Manor Court

All villages in the 14th Century had a list of local by-laws. These laws were listed in a document called the Custumal. If villagers saw someone breaking the law, it was their responsibility to raise the alarm, chase after the culprit, and, if possible, detain the person until help arrived. When the other villagers heard what was known as the 'hue and cry', they had to stop whatever they were doing, and join in the chase. If anyone failed to do this, they could find themselves standing trial with the person who originally broke the by-law.

The Manor Court was held at regular intervals to deal with those accused of breaking the village by-laws. This took place in one of three places; the parish church, a building owned by the lord of the manor, or by the oldest tree in the village. Yalding's Manor Court was held every six months at Court Lodge. John Giffard was in charge of the court. Geoffrey Fletcher, the manorial clerk, wrote down on rolls of parchment everything that was decided at the court. That is why we call the court records, the 'court rolls'.

The first thing that usually happened at the Manor Court was the selection of the jury. In some villages they used the same people for several years, whereas in others it was the custom for a new jury to be selected every time the manor court met. There were usually twelve people in a jury, but in some manor courts they had as many as thirty members.

After the election of the jury, recent changes in the holding of land in the village were recorded. New land holders had to swear on the Bible that "So help me God and all his Saints that from this day forth I will be true and truthful to the Lord of the Manor". If they were also serfs they had to promise to do the required labour services and not to run away from the village.

Once a year the village officials such as the reeve, constable, hayward and woodward were elected at the Manor Court. People could also bring complaints to the Manor Court about the way the officials had been carrying out their duties. If the jury decided that these complaints were justified, the official would be fined.

Witnesses to the crime would give evidence. Before doing so, the witnesses would swear to God that they were telling the truth. This was very important as people in the Middle Ages believed that if a person lied in the Manor Court, they would go to hell when they died. In some villages, members of the jury could cross-examine witnesses.

When all the evidence had been heard, the jurors would make their final judgement. This judgement would be based on both the evidence and on their personal knowledge of the accused. The jury's decision had to be unanimous. Therefore, the minority were expected to change their minds in order to agree with the majority. If they failed to do this, they would be fined by the court.

Most of those found guilty of offences at the Manor Court would be fined. The level of the fine was determined by the officer in charge of the court. The lord of the manor had devised this system to raise money as well as to maintain order in the village. When individuals committed offences against the village as a whole, such as selling underweight bread, they were usually punished by spending time in the stocks. At Yalding, the stocks were on the green facing Court Lodge.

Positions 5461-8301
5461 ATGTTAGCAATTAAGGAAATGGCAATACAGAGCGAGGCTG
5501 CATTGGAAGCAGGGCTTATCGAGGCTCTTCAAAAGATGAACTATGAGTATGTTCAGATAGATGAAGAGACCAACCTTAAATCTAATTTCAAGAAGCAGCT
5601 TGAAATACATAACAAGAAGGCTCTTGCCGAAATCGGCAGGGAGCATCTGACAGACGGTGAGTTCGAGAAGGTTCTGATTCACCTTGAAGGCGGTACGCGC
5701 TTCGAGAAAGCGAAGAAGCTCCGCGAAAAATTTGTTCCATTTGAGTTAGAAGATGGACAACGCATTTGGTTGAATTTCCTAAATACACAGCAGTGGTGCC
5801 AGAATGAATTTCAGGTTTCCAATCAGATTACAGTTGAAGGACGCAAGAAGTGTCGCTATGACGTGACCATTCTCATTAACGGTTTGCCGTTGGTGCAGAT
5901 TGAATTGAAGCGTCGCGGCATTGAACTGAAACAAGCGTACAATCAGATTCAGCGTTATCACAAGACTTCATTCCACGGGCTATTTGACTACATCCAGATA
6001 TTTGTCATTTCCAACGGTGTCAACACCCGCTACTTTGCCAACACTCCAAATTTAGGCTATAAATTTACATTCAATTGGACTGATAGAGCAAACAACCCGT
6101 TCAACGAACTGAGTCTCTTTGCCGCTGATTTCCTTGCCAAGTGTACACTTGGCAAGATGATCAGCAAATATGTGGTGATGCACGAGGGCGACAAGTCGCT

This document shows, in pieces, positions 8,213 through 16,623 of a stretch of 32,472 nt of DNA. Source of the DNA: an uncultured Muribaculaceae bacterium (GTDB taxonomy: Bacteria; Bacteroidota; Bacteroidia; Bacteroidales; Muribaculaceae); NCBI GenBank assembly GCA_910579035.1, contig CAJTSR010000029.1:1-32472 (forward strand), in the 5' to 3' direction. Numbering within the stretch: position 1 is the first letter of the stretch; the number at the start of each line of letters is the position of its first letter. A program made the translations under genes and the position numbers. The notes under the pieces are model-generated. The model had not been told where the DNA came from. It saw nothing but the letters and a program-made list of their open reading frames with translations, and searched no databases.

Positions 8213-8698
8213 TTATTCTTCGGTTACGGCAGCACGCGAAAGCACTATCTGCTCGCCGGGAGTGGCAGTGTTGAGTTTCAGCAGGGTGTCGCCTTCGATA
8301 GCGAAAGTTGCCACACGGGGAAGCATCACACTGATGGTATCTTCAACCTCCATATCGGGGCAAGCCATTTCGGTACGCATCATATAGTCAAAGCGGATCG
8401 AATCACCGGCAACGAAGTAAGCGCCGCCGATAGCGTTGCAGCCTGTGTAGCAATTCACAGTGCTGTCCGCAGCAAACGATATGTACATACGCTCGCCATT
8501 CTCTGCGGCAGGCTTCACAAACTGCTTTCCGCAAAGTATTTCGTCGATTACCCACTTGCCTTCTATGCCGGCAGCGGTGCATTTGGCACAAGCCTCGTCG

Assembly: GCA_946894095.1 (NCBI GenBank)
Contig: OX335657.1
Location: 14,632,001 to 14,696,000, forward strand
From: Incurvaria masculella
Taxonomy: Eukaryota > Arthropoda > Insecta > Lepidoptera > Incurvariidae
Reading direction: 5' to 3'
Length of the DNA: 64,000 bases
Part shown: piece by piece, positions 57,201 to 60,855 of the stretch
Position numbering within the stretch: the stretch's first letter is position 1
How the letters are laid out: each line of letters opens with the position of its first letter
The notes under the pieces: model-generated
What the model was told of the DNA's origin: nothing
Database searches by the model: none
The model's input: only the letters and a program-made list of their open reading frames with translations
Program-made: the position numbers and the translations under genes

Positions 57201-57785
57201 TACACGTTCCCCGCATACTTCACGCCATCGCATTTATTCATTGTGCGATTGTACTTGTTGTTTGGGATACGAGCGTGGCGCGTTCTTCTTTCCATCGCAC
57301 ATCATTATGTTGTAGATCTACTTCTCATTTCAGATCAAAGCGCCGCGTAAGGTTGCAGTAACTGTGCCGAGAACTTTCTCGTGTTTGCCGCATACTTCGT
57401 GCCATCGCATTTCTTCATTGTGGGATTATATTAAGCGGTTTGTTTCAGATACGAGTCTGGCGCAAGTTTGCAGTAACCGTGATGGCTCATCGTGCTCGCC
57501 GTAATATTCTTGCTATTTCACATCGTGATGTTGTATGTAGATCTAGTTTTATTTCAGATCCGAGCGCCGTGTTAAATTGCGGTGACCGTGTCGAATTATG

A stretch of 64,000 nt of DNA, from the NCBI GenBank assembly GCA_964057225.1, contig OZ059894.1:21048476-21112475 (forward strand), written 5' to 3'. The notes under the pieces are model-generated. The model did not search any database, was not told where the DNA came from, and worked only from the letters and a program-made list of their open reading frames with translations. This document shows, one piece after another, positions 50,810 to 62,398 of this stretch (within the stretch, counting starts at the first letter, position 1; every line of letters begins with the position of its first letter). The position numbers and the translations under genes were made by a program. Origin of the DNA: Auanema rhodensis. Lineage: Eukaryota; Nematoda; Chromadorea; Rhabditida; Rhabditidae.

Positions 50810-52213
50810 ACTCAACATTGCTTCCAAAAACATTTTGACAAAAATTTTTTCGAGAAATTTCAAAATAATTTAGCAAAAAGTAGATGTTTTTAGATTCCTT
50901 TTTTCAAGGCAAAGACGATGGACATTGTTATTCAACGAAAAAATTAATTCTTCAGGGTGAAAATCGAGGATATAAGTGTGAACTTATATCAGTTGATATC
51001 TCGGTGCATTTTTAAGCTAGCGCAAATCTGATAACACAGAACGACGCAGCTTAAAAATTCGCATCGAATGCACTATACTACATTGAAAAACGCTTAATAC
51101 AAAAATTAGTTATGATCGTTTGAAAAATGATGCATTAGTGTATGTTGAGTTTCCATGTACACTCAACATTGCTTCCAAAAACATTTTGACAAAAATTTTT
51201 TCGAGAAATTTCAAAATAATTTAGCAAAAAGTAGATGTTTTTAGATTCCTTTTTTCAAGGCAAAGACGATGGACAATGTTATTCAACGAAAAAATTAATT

If people committed serious crimes they should have been sent to the king's courts. However, many lords of the manor preferred to deal with these crimes in the Manor Court and there are several examples in the court rolls of villagers being executed or mutilated. This usually involved the removal of an ear or thumb.

Stealing goods worth more than a shilling was a felony. A person found guilty of a felony could be executed. Methods varied from area to area. The most common method was to hang them from an oak tree or on a wooden gallows where two roads crossed. In some parts of Kent, criminals were buried alive. In coastal areas, the convicted person was thrown off the nearest cliff. In Pevensey the offender was taken to the town bridge at high tide and thrown into the harbour. At Portsmouth murderers were burnt to death and in Halifax they had their heads cut off with an axe.

1. Look at the Manor Court: April, 1334, Manor Court: October, 1334, Manor Court: April, 1335 and Manor Court: October, 1335. Find examples of where you or members of your family were named in the court rolls. Write these details down in Section 13 of your Family Information Chart.

2. Read Yalding's Custumal. Write down in your book the laws that the Manor Court claimed you had broken. When you broke the law did you create problems for: (a) Hugh de Audley; (b) the villagers of Yalding?

3. Write a speech on Yalding's Custumal. Explain your feelings about the way you have been treated at the Manor Court. Select three laws from the Custumal that you believe should be changed. Explain why.